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kinesiology

intro/anatomical terms/directional terms/ joints/ axial & appendicular skeleton

TermDefinition
dance an expressive art form that relies totally on human movement for communication
kinesiology the science of the human motion/movement. the study of muscles and bones and how they work
anatomical position standing straight up with feet and palms facing front
supine lying on the back
prone lying facedown
anterior front side or in front of
posterior back side or in back of
lateral father from the medial plane or toward side
medial closer to the median plane or toward the midline
superior above/ toward the head
inferior below/ toward the feet
proximal closer to the root of the limb, trunk, or center of the body
distal father from the root of the limb, trunk or center of the body
superficial closer to or on the surface of the body
deep father from the surface
flexion decreasing of the angle between two levers (bending)
extension increasing of the angle between two levers (straightening)
hyperextension increasing the angle between two levers beyond 180 degrees
abduction movement away from the midline of the body
adduction movement toward the midline of the body
rotation movement around the central axis of a lever
internal rotation rotation of the limbs toward the front of the body
external rotation rotation of the limbs outward from the front of the body
plantar flexion bringing the toes and bottom of foot downward
dorsiflexion bringing the toes and bottom of foot upward
right lateral flexion (spine) side bending of the trunk to the right or moving from a position of left lateral flexion toward anatomical position
left lateral flexion (spine) side bending of the trunk to the left or moving from right lateral flexion toward anatomical position
right rotation (spine) turning the anterior surface of the head or trunk to the right
left rotation (spine) turning the anterior surface of the head or trunk to the left
pronation (forearm) turning the palm backward
supination (forearm) turning the palm forward
inversion (foot) lifting the medial portion of the foot upward
eversion (foot) lifting lateral portion of the foot upward
sagittal plane any plane parallel to the median plane
frontal plane any vertical plane perpendicular to the median plane
transverse plane divides the boy into superior and inferior parts
act of flexion is consideredany movement toward flexion, even if its from hyperextension to extention
axial skeleton the skull, vertebral column, sternum, and ribs
appendicular skeleton composed of the limbs (appendages); upper and lower extremities
upper extremity shoulder girdle and arm/hand
lower extremity pelvic girdle an leg/foot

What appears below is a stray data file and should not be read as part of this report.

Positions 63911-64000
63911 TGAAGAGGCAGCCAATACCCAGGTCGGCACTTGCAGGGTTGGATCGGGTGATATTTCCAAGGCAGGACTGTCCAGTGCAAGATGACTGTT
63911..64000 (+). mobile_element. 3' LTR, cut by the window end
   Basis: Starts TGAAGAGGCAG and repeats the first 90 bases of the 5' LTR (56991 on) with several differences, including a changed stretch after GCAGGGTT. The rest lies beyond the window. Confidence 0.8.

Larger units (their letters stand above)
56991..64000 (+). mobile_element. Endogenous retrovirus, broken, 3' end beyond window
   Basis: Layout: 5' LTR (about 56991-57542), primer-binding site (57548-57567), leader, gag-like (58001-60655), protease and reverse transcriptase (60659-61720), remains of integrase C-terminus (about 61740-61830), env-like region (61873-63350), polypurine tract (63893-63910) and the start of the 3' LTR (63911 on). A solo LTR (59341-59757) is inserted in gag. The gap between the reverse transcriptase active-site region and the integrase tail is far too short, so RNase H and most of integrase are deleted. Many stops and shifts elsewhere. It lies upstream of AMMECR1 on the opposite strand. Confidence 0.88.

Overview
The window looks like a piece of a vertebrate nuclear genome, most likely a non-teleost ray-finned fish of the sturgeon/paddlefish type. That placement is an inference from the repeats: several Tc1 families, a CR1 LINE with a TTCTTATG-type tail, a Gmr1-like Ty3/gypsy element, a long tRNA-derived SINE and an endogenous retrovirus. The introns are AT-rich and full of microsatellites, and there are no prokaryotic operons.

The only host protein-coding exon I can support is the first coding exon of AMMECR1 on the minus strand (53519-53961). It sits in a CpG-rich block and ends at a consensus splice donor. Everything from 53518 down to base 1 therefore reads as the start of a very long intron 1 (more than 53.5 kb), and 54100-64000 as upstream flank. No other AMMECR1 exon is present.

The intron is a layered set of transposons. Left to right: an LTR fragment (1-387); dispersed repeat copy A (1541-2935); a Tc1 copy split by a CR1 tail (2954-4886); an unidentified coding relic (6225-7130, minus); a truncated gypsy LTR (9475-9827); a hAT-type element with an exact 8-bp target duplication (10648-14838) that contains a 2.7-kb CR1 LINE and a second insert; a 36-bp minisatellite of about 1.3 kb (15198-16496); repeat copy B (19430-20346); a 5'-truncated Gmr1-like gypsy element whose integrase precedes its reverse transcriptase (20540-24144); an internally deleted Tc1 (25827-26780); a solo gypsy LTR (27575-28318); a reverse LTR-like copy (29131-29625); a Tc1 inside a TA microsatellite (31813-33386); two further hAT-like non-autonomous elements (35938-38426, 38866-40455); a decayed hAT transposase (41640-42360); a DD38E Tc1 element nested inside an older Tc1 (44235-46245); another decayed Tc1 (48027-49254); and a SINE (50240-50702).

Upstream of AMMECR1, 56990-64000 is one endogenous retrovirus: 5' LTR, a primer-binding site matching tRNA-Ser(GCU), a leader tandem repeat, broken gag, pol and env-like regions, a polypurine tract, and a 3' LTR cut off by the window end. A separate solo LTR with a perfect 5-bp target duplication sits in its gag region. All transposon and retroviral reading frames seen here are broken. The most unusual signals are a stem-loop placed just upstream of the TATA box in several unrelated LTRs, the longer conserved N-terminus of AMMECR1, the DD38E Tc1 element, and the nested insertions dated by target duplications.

shoulder girdle clavicle and scapula
arm/hand humerus, raidus, ulna, carpals, metacarpals, and phalanges
pelvic girle os coxae
leg/foot femur, tibia, tarsals, metatarsals, and phalanges
bones 206 in body, serve lever for action of muscles, 3 basic shapes (long, short, and flat)
long bones radius and ulna
short bones talus/ankle
flat bones scapula
joints where bones are linked together
synovial joints freely moving joints
ball-and-socket joint movement in all directions
gliding joint movement is limited
ellipsoid joint movement in 2 planes: flexion/extension an adduction/abduction
hinge joint movement mainly in flexion/extension
saddle joint movement in 2 planes: flexion/extension and adduction/abduction
pivot joint rotation, circular Range of Motion
ossification hardening of bone
epiphysial line region of the long bones of the body where growth occurs
articulation point(s) at which two or more bones meet to form a joint
articulation surfaces surface of a bone that contacts another bone
hyaline cartilage dense cushioning material foun on the articulating surface
synovial membrane connective tissue encasement around a joint (joint capsule)
synovial fluid lubricating fluid secreted by the synovial membrane into the joint capsule
ligaments non-elastic tissue that connects bone to bone
tendons elastic tissue that connects muscle to bone
bursa tiny fluid filled sacks that serve as "ball bearings" at the body's high friction points
ball-and-socket joint examples shoulder, hip
gliding joint examples ribs, sacrum, finger joints
hinge joint examples elbow, knee, ankle
ellipsoid joint example top base of skull and top of cervical vertibrae
saddle joint example thumb
pivot joint example atlas- axis
cartilage shiny, whitish connective tissue that covers the articulating surfaces of the bones
2 types of cartilage stress gravitational pressure and friction from movement itself
excess cartilage stress can cause rheumatoid arthritis and osteoarthritis
joint capsule encloses the joint, prevents loss of fluid, and bins together the ens of the articulating bones
Created by: dancerbooty33